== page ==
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Redefining Security: As Connectivity Accelerates, Systems Bridge Multiple Markets

Security Image by Pete Linforth from Pixabay

A new suite of security product emerging from the trenches is not specific to commercial or residential only. Instead, multimarket products applicable to both are evolving as the internet of things (IoT), connectivity, and integration between systems and services continue to accelerate.

In the past, solutions were specific to residential or commercial, and there was little crossover. Commercial systems were often proprietary and closed, offering little integration to other products without heavy lifting by way of programming, modifications or additional hardware. The commercial security products market was the original test bed for many different technologies (often originating from the military and government sectors). Many were complex and expensive and couldn’t be used in the residential or even the small-to-medium business (SMB) sector.

Video analytics is a prime example of technology that is crossing over. When analytics first came on the market decades ago, the technology was hyped and overpromised. The data that was delivered was difficult for businesses to apply to security and operations. It was prone to false positives, and programming was unwieldy and time-consuming. With improvements in computing processing power, software and artificial intelligence (AI), video analytics is now common in networked security cameras. In addition, it is making its way to residential applications, capturing motion and interpreting it with deep context that enables a new breed of smart engagement.

Lower costs drive implementations

Video analytics usage in residential applications will become more common, said Brandon Niles, director of operations, Acadian Monitoring Services, Lafayette, La.

“Video analytics are becoming less expensive and often included with camera systems at no cost,” he said, adding that consumers are more knowledgeable and accepting of the technology while contractors use its features as a service differentiator. He’s most excited about AI, which he thinks will dramatically alter the industry once video and data are in place.

“Imagine the bank setting with video monitoring that gets events every time someone walks in the door,” he said. “Now imagine that same bank where we would only get events when someone in the bank is wearing a mask or a hoodie. We would be able to get the event, dispatch police or a guard, and keep them up-to-date on the potential threat even before panic buttons are activated. Right now, narrowing it down to this level just isn’t readily accessible at a price point that most people could afford. With AI, all that changes.”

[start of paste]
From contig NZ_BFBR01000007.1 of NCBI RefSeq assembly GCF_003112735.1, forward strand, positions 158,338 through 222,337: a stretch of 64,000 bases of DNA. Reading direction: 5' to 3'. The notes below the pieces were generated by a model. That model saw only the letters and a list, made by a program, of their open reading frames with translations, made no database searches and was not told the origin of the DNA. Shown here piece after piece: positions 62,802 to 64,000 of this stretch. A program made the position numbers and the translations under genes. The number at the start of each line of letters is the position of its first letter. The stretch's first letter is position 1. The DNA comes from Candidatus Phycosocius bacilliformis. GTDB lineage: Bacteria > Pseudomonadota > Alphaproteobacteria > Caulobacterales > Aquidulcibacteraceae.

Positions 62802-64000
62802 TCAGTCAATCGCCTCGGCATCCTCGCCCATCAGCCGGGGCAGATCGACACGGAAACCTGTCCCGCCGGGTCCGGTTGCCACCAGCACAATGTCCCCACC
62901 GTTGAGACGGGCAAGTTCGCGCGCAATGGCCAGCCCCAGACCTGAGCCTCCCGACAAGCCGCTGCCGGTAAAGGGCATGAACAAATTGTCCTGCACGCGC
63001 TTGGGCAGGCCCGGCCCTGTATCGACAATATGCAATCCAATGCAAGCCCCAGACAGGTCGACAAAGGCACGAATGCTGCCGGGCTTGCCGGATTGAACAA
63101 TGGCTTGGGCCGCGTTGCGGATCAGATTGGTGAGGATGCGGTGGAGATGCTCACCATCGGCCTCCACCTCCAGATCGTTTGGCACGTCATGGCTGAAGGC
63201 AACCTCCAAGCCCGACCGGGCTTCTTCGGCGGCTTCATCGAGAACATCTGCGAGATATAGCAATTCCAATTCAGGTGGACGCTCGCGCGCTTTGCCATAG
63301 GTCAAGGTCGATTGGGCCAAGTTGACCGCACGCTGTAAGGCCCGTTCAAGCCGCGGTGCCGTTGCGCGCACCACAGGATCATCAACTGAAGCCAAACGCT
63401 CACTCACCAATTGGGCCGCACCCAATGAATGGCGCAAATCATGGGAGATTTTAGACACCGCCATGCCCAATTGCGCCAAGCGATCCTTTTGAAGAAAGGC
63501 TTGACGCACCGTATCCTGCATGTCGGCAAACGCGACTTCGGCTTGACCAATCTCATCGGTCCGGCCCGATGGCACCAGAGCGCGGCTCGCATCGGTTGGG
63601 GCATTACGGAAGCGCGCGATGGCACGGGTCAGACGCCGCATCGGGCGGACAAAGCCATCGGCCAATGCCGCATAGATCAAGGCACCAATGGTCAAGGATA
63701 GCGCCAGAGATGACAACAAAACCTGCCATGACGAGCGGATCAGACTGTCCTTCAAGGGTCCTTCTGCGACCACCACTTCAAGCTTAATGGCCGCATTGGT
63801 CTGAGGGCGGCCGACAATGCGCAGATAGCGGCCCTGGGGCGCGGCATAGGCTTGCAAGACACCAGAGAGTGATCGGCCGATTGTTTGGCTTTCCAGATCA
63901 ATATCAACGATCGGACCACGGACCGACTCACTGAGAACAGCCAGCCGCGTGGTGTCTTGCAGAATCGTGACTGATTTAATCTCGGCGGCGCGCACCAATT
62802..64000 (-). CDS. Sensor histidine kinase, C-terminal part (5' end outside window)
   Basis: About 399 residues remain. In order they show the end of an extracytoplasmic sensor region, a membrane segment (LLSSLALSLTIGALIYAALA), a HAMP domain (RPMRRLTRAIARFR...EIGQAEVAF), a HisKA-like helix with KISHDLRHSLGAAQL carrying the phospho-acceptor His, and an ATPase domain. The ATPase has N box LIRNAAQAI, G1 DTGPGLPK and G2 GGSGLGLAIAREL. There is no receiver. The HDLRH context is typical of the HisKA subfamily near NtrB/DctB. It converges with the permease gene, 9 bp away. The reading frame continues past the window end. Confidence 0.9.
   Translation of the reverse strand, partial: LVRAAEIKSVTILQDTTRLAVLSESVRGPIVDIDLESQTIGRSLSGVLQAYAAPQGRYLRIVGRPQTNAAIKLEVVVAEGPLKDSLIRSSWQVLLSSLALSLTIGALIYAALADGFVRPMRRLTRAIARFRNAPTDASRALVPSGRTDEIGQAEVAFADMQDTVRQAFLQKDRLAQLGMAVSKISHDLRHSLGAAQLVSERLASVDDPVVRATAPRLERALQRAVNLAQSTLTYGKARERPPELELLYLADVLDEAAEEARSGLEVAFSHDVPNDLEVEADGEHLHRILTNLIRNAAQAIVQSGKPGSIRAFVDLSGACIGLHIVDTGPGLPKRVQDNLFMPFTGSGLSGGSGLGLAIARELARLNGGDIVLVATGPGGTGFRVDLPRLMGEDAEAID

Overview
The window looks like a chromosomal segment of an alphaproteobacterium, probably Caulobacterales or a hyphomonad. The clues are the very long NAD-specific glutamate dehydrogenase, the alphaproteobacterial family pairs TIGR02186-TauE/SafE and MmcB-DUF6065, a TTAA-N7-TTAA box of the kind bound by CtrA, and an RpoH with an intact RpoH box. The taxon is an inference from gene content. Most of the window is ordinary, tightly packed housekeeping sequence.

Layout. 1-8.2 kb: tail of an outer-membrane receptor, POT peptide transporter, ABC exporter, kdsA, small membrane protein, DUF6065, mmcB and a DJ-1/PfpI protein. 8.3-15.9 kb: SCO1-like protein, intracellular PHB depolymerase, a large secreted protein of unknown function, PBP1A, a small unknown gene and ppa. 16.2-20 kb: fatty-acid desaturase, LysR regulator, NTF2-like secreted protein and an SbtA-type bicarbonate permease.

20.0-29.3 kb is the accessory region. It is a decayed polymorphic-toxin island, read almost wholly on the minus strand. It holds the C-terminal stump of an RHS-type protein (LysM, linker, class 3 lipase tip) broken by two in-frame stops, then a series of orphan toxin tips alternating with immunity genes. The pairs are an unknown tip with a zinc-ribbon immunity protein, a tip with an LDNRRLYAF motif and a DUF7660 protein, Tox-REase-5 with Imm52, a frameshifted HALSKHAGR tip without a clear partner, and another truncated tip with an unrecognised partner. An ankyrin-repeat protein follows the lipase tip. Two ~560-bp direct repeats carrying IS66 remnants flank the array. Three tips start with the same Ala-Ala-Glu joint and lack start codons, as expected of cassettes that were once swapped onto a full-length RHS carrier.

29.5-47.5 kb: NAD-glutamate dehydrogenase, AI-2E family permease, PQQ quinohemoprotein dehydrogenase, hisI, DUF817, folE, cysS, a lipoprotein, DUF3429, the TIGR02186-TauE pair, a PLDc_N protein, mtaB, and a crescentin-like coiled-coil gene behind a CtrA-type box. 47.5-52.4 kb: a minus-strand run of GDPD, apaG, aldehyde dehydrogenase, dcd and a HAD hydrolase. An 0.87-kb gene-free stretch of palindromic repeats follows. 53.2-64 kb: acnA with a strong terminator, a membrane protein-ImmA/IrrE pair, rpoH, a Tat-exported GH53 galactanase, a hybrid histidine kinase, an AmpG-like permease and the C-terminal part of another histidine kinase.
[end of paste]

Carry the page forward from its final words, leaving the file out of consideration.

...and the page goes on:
With the move to increased network connectivity through broadband, cellular and Wi-Fi, security products are moving to greater applicability between markets. According to Parks Associates, Dallas, forecast sales of connected consumer devices will exceed 520 million units by 2022, including networked cameras, security systems and connected health devices, resulting in an emergence of a wealth of new residential devices.

Commercial products hit the easy button

The simplicity of consumer systems—with the rise of interactive services, the cloud and app connectivity—has also pushed commercial products in a similar direction of offering a better user experience through simpler operation.

Brad LaRock, vice president of marketing at Alula, a smart security systems provider headquartered in St. Paul, said the company is leaning into and investing heavily in this trend.

“Residential is taking advantage of things that were really formerly available only at the commercial level,” LaRock said. “Some of the products in commercial were overengineered and precluded use in residential. We are taking our broadband-based product line and extending it to both residential and small commercial.”

LaRock said the loT and network-connected activity is at the center of this ongoing transformation.

“Security has different definitions depending on the market,” he said. “The general awareness is that, once you have a network-connected device, you can bring video to life; access control to life. You are controlling who is moving in and out of the facility. That broadband, network connection is what powers that, and that’s where the core of that crossover is starting to happen. There’s a big portion of businesses that fall into the SMBs, four doors, 20 to 50 employees, who had been precluded from access control and other security because of the expense and the fact that systems were designed to serve bigger populations. Now you can serve those audiences at a more attractive price. In the same regard, the consumer system is becoming robust enough that it can serve those SMBs. That ease of use and a smooth experience is what small commercial is looking for. It’s more of a consumer feel.”

LaRock said today’s security customer wants a modern solution that blends into their life or business.

“The definition of security is redefining itself,” he said. “Different users have different views on what it means, and no one size fits all.”

About the Author

Deborah L. O'Mara

Freelance Writer

Deborah L. O’Mara is a journalist with more than two decades experience writing about security, life safety and systems integration, and she is the managing director of DLO Communications in Chicago. She can be reached at dlocommunications@gmail.com...

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